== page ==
Mantra chanting has been done since ancient times. Not just for rituals but also to achieve inner peace, tranquillity, and connection with the divine. These mantras can be as simple as OM, a phrase such as “OM Shanti, Shanti, Shanti”, a bija mantra such as hreem, shreem, or an entire verse such as the Gayatri Mantra.
In mantra yoga, mantras can be chanted out loudly, softly, silently in the mind, or even while writing. This chanting of mantra is what is essentially known as Japa. If you are chanting a mantra during meditation, it will be called a Japa meditation.
A Japa meditation is mostly done with the help of a Japa mala or garland. The mala is a string that contains beads made from gemstones or crystals that contain special energies. While performing Japa, you count on each bead, which helps you focus on your meditation and chanting.
In this article, we will discuss the meaning of Japa, the significance of using Japa mala, the benefits of performing Japa, and how you can effectively perform Japa meditation.
What is japa?
Japa is a Sanskrit word that is derived from the root word jap which means “to utter in a low voice, repeat internally, mutter”.
It can also be broken down into ja meaning to destroy the cycle of birth, death and reincarnation and pa meaning to destroy sins of oneself.
In yoga, Japa is considered the practice of repeatedly chanting a beej mantra or specific affirmation to concentrate the mind. The uninterrupted concentration for a longer duration leads to meditation.
A Japa practice is usually done with Japa mala in which the practitioner counts the beads as chanting the mantra. Each bead counting corresponds to one chant of mantra. Normally a Japa mala comes with 108 beads.
Performing Japa will help in removing impure or negative thoughts from the mind, remove or destroy your sins which will ultimately lead to samadhi – the last stage of yoga. During meditation, performing Japa with a mala will help you achieve a higher state of awareness.
It also creates a positive pattern of thoughts that can help you overcome negativity or darkness.
Types of japa
The inherent definition of Japa tells us that it should be uttered in a low voice, however, you can perform a Japa in varying degrees of loudness.
Vaikhari Japa – When the mantra is chanted out loud so that even others can also hear, it is vaikhari Japa. This type of Japa can come in handy when there are sounds nearby and you are unable to concentrate.
Upamshu Japa – Mantra chanted softly or in a whisper tone is called upamshu Japa. In this type of Japa practice, the lips of the practitioner barely move. Upamshu japa is considered more effective than vaikhari japa.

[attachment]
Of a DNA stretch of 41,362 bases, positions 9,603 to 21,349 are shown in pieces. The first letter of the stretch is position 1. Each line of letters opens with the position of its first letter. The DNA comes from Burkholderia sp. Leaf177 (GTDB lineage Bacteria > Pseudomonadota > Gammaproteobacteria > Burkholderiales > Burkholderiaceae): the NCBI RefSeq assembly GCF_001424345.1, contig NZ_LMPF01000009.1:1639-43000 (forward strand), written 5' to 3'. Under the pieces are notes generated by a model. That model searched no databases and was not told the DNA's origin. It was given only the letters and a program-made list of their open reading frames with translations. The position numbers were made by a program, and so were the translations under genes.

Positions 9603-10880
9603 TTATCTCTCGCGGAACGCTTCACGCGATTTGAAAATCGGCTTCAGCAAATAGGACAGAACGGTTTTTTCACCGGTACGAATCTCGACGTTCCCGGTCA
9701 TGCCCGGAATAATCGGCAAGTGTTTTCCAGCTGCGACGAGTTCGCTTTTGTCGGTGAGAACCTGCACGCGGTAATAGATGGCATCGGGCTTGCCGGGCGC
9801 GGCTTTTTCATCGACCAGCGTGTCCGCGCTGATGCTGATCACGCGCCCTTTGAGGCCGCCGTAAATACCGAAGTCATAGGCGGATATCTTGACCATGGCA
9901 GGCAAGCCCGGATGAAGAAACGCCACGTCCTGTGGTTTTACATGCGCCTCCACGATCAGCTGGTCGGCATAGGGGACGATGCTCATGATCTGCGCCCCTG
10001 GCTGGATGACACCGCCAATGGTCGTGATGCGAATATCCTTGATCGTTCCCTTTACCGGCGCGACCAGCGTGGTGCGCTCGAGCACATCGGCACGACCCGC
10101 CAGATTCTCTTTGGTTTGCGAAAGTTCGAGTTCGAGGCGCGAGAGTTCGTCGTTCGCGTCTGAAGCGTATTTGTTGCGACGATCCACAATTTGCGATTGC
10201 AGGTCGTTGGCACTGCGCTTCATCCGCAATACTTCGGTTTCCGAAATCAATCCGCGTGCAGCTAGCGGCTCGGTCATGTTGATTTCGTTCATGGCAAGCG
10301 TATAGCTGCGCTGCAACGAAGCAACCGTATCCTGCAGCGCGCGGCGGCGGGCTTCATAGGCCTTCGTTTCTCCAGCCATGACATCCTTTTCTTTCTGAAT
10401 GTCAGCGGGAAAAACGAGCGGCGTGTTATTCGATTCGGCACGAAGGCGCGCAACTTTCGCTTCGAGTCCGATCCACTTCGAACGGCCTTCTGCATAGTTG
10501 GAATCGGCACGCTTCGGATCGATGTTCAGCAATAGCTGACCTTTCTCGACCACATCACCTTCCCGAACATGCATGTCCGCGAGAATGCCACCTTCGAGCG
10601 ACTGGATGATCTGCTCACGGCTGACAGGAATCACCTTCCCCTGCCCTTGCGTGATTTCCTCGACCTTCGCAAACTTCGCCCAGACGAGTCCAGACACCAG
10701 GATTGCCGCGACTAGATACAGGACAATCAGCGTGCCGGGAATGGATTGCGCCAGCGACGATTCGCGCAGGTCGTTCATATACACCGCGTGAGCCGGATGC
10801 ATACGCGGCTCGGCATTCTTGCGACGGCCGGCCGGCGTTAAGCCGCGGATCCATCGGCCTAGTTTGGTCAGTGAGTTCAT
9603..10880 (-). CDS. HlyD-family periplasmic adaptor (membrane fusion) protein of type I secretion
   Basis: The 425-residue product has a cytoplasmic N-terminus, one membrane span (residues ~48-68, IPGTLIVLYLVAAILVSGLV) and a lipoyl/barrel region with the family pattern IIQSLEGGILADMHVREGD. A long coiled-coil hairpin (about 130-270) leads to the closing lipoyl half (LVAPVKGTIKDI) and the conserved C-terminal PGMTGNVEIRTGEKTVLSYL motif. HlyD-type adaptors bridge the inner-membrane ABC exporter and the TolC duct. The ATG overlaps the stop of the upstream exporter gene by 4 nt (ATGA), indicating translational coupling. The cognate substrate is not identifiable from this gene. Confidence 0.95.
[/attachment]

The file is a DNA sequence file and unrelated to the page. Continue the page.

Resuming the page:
Manasik Japa – Manasik Japa is when you repeatedly chant the mantra in your mind. It is difficult to chant something in the mind as you need immense focus and concentration and a determination to not get distracted. Also, this type of japa is considered the most powerful when compared to the above two.
There is also another type of Japa where you write the mantra as you speak it out loud or keep silent. This is called likhita Japa. It is a form of Japa meditation where instead of counting on Japa mala beads, you are writing down the mantra for enhanced concentration.
Rules for practicing japa
Japa meditation requires you to follow some do’s and don’t so that you can not disrespect the mantra or a tradition unintentionally. It may also lead to adverse effects if not performed correctly.
- Select a quiet and clean place where you will not be disturbed. Keep away any gadgets that may disturb you.
- Do not sit directly on the floor. Place a cloth mat or a yoga mat to prevent loss of energy.
- The best time to practice japa is during Brahma Muhurta. Take a bath or thoroughly wash your face, hands, and feet before sitting down for japa. Other than this, Japa practice can be done at dusk.
- Sit down in a pose that you can sustain for a duration of 1-2 hours. Sukhasana (Easy Pose) is one of the most preferred poses for Japa meditation.
- Pick a mantra that resonates with you the most. Do not pick a mantra if it is too complex to say the words or it is too long.
- If you have been given a mantra by your guru, you can recite them as well. But be cautious that this mantra should not be revealed to anyone.
- Make sure you are holding the japa mala in the right hand. The mala should be looped over the middle finger. The index finger shouldn’t be used at all. Use your thumb to roll the beads.
- The japa mala should never go much below the navel or touch the ground. You can place a hand below the beads or keep your right hand in front of your heart or nose.
- The mantra should be chanted clearly and with the correct pronunciation. Don’t run over the words or chant extremely slow.
- Start with the guru or meru bead, the largest bead in the mala which often has a tassel attached to it. Pull each bead towards you as you chant the mantra. The guru bead shouldn’t be used in counting.
- Once you have reached the guru bead, do not pass over it. Flip the bead and count in the reverse direction.
- Practice the japa 108 times. The japa mala is commonly made with 108 beads for this purpose.
- If you are practicing manasik japa and feel distracted, start with upamshu japa. If you still cannot concentrate, you can practice vaikhari japa. Return to mansik japa as soon as possible.
- After finishing the japa, sit in the same place for some time. Recite a prayer or take deep breaths for a few minutes.
Other important factors of practising Japa are:
- Keep your japa mala clean. Wash it daily after you have completed your japa.
- Store it in a safe place. Preferably use a mala bag to store them neatly.
- It is also often advised that you cover your mala with a handkerchief or a towel while practicing japa.
- You can practice japa at any time of the day as well. During those times, you do not have to necessarily wash your face, hands, and feet.
- Keep a firm resolve to complete the japa in one sitting.
- Instead of a mala, you can also practice jap with the help of a watch or count on your fingers.
- If possible, face east or north as it enhances the power of japa.
- Stick to one mantra for a period of time to make it work.
Benefits of practicing Japa
Practising Japa will bring positivity to your thoughts. Japa practice helps you relieve your stress and bring you closer to the supreme self. The repetition of sacred mantras and sounds aid in bringing a positive change in your lifestyle and pave the way to begin your spiritual journey.
Some of the benefits of mantra Japa are:
- Japa practice calm your mind and improve focus.
- With Japa practice your sleep pattern and quality gets improved.
- As you need to sit in one position for a longer duration, Japa increases your level of patience and resilience.
- If you do not want to practice meditation on some days, you can instead practice japa as it can be practiced anywhere.
- Japa practice creates a sense of discipline as it requires you to do the chanting of mantras regularly in the same place.